How can a warm leadership style help you?

Stay warm in the office: How compassion complements leadership


You may well have been warned, as I have been, not to get too close to your staff. “You can’t be their friend and their boss” Well, maybe not. But being liked by your staff and being perceived as someone who likes them can have a positive effect on your professional relationship and your success as a leader. You don’t have to be their friend, perhaps, but you still need to be warm and approachable.

What is warm leadership?

Interpersonal warmth affects how your staff see you, both as a person and a leader. The Harvard Business Review describes it this way:

“Prioritising warmth helps you connect immediately with those around you, demonstrating that you hear them, understand them, and can be trusted by them.”

Interpersonal warmth affects how your staff see you, both as a person and a leader.

Being a warm leader doesn’t replace or overshadow being a capable one; it complements it. Loran Nordgren, Associate Professor of Management and Organisations at the Kellogg School, uses an example from The Simpsons to illustrate how the two aspects work together. While Mr. Burns is a capable but cold leader, and Homer is warm-hearted but ineffective, the best combination of the two traits is Lisa Simpson.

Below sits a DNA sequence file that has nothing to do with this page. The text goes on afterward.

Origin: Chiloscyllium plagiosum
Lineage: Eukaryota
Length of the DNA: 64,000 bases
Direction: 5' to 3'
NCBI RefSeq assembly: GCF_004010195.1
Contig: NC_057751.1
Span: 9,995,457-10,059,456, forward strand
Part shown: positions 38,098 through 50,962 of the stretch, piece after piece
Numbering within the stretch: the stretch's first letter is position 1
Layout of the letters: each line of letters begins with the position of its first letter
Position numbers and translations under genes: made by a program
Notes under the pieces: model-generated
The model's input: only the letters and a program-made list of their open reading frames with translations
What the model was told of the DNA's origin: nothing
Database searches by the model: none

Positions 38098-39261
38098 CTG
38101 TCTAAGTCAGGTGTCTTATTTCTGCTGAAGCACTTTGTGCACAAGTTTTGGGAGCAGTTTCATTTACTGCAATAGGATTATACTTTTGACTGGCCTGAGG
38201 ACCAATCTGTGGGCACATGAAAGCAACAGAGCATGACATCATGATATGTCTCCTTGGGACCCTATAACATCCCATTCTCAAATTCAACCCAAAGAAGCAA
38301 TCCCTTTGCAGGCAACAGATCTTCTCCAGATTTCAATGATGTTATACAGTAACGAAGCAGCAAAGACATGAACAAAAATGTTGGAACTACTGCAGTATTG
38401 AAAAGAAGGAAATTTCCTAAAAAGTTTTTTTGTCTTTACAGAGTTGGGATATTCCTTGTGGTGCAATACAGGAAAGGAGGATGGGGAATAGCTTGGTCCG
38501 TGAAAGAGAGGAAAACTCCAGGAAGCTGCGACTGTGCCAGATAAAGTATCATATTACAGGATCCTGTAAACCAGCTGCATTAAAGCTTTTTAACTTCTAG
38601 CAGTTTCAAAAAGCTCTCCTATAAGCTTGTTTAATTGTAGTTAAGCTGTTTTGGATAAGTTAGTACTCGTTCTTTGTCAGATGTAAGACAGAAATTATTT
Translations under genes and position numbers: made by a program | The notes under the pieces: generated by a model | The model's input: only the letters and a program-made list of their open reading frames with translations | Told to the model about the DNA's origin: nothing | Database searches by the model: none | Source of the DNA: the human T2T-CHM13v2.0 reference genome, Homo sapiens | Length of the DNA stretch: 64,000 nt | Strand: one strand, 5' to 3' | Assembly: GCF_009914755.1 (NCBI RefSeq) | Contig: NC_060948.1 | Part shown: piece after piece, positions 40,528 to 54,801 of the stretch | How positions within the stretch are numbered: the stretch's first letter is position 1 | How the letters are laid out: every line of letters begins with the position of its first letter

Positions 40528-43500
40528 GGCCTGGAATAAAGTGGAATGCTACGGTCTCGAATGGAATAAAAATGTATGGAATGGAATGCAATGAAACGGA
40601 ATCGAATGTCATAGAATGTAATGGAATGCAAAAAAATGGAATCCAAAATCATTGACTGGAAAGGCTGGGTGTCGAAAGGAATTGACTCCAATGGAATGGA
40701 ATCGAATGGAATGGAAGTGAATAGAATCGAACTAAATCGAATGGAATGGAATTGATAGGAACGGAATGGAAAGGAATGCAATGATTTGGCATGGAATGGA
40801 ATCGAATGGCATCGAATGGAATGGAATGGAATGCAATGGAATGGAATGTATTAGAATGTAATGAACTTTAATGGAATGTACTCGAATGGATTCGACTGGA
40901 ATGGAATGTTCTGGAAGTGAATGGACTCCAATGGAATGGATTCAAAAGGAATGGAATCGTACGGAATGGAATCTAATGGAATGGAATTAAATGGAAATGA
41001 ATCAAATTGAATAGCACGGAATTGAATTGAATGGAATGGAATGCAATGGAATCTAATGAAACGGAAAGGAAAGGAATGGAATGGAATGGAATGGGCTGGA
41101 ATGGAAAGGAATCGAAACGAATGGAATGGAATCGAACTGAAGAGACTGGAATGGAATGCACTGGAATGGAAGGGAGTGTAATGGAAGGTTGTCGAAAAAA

“She’s accomplished and intelligent, but also other-focused and empathetic, and she conscientiously advances both sets of characteristics,” Nordgren says. It’s this combination, where your capability and your compassion complement each other, that you should aim for.

How do you express this warmth? It can be small gestures – a smile, eye contact, the way you speak to people. Or it can be in larger acts – taking a risk to protect your staff or sacrificing something to help another.

Being warm and compassionate doesn't have to come at the cost of your effectiveness as a leader.Being warm and compassionate doesn’t have to come at the cost of your effectiveness as a leader.

The wrong kind of heat

A lesson I’ve learned is that warm leadership isn’t just about what you feel towards your staff – it’s about what they think you feel towards them. If your warm gestures seem insincere (even if you meant them), they’ll do more harm than good.

Likewise, the timing of your warm gestures makes a difference. Nordgren warns that a mistimed act of warmth can undercut your authority. There will be times when your staff need a strong, decisive leader more than they need a friend.

“Certain ‘warm’ gestures—such as offering to take notes in a meeting—can sometimes convey submissiveness or passivity, which may not be ideal,” Nordgren says.

But navigating these risks is worth it, if it means you get to avoid what leadership development expert Jack Zenger describes as a ‘Wizard of Oz’ phenomenon, where leaders are segregated away from their staff and appear imposing and unapproachable.

Leadership is a complex, many-faced role that requires a balance of practical and emotional skills. To develop yours, check out the leadership training courses available at ICML.

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